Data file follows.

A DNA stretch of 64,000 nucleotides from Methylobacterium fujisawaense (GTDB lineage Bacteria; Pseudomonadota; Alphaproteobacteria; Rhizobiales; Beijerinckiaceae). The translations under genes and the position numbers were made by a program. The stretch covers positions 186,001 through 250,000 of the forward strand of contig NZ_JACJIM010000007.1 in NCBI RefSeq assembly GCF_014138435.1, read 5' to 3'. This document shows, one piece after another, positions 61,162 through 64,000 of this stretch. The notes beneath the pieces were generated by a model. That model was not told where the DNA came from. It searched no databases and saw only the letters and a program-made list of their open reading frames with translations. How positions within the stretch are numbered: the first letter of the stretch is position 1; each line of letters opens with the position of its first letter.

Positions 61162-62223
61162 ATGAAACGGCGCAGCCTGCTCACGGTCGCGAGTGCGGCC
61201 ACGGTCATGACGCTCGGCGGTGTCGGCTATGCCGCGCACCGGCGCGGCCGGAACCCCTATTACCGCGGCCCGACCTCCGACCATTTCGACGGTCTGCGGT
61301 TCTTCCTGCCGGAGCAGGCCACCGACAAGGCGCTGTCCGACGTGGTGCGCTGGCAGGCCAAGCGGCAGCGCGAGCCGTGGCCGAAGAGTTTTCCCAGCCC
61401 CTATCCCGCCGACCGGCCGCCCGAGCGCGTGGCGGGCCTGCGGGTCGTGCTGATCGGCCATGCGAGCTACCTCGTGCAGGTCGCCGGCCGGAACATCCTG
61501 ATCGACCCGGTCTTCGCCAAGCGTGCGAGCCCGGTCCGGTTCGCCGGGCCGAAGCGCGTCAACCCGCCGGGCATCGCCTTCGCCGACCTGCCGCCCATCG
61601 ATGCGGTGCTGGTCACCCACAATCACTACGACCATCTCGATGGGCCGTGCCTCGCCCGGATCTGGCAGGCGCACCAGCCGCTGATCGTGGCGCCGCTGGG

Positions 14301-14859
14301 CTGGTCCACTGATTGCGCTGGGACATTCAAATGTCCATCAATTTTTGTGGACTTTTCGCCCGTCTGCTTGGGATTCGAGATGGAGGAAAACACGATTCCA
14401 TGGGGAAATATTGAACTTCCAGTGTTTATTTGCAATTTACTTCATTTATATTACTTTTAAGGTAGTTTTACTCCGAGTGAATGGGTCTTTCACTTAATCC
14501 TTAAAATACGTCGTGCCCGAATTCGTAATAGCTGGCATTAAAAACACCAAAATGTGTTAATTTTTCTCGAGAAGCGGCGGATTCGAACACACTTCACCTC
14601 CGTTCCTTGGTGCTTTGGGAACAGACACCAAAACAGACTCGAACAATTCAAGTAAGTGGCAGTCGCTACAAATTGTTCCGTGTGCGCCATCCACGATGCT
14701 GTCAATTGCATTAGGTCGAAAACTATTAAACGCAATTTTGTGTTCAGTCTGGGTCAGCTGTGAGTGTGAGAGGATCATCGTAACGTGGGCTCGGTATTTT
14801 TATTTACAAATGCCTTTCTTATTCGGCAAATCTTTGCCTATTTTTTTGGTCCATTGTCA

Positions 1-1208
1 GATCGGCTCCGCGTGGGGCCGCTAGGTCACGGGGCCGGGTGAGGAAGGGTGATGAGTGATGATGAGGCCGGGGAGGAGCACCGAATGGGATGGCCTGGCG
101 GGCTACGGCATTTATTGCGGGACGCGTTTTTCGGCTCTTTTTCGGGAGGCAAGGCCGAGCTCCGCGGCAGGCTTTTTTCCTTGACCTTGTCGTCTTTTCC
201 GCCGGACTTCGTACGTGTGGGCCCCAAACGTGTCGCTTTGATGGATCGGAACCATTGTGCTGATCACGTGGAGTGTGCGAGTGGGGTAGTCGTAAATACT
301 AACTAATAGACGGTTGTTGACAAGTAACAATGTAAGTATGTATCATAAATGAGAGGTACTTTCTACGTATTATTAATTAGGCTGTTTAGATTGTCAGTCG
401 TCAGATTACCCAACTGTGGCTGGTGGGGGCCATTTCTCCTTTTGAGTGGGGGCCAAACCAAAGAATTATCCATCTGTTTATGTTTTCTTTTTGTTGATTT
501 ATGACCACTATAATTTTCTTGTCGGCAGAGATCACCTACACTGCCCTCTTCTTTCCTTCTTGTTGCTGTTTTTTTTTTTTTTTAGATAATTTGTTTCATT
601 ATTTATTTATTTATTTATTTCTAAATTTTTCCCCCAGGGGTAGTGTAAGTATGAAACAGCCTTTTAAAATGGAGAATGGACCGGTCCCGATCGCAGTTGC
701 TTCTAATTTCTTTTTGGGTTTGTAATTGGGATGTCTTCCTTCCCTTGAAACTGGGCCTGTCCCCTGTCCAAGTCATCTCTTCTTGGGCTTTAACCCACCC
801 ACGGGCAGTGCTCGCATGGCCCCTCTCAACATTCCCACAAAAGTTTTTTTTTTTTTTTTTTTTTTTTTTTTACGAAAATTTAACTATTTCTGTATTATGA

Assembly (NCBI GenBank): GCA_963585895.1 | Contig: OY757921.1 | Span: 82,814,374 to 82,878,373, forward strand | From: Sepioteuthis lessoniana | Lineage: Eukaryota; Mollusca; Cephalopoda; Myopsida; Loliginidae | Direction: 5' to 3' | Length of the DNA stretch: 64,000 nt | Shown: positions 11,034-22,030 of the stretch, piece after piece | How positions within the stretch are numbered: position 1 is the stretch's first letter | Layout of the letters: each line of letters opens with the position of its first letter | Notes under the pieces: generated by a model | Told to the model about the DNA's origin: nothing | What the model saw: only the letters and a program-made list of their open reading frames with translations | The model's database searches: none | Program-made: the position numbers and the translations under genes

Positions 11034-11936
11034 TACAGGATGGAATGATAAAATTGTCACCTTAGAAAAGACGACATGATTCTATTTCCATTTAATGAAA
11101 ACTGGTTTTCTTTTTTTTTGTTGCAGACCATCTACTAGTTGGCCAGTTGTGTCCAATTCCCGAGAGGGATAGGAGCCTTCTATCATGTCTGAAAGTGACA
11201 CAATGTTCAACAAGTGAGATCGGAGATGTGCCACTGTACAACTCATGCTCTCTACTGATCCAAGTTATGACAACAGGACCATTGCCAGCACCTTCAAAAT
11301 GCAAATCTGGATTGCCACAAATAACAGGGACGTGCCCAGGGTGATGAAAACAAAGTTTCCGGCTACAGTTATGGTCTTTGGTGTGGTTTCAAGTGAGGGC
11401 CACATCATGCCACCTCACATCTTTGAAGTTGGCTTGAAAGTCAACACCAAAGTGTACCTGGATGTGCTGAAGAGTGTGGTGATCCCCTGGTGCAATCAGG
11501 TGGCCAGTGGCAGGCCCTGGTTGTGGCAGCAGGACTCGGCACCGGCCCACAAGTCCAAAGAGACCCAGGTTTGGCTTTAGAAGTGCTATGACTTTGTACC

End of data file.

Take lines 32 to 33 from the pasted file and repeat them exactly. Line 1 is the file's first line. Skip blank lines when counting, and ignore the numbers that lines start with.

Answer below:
11401 CACATCATGCCACCTCACATCTTTGAAGTTGGCTTGAAAGTCAACACCAAAGTGTACCTGGATGTGCTGAAGAGTGTGGTGATCCCCTGGTGCAATCAGG
11501 TGGCCAGTGGCAGGCCCTGGTTGTGGCAGCAGGACTCGGCACCGGCCCACAAGTCCAAAGAGACCCAGGTTTGGCTTTAGAAGTGCTATGACTTTGTACC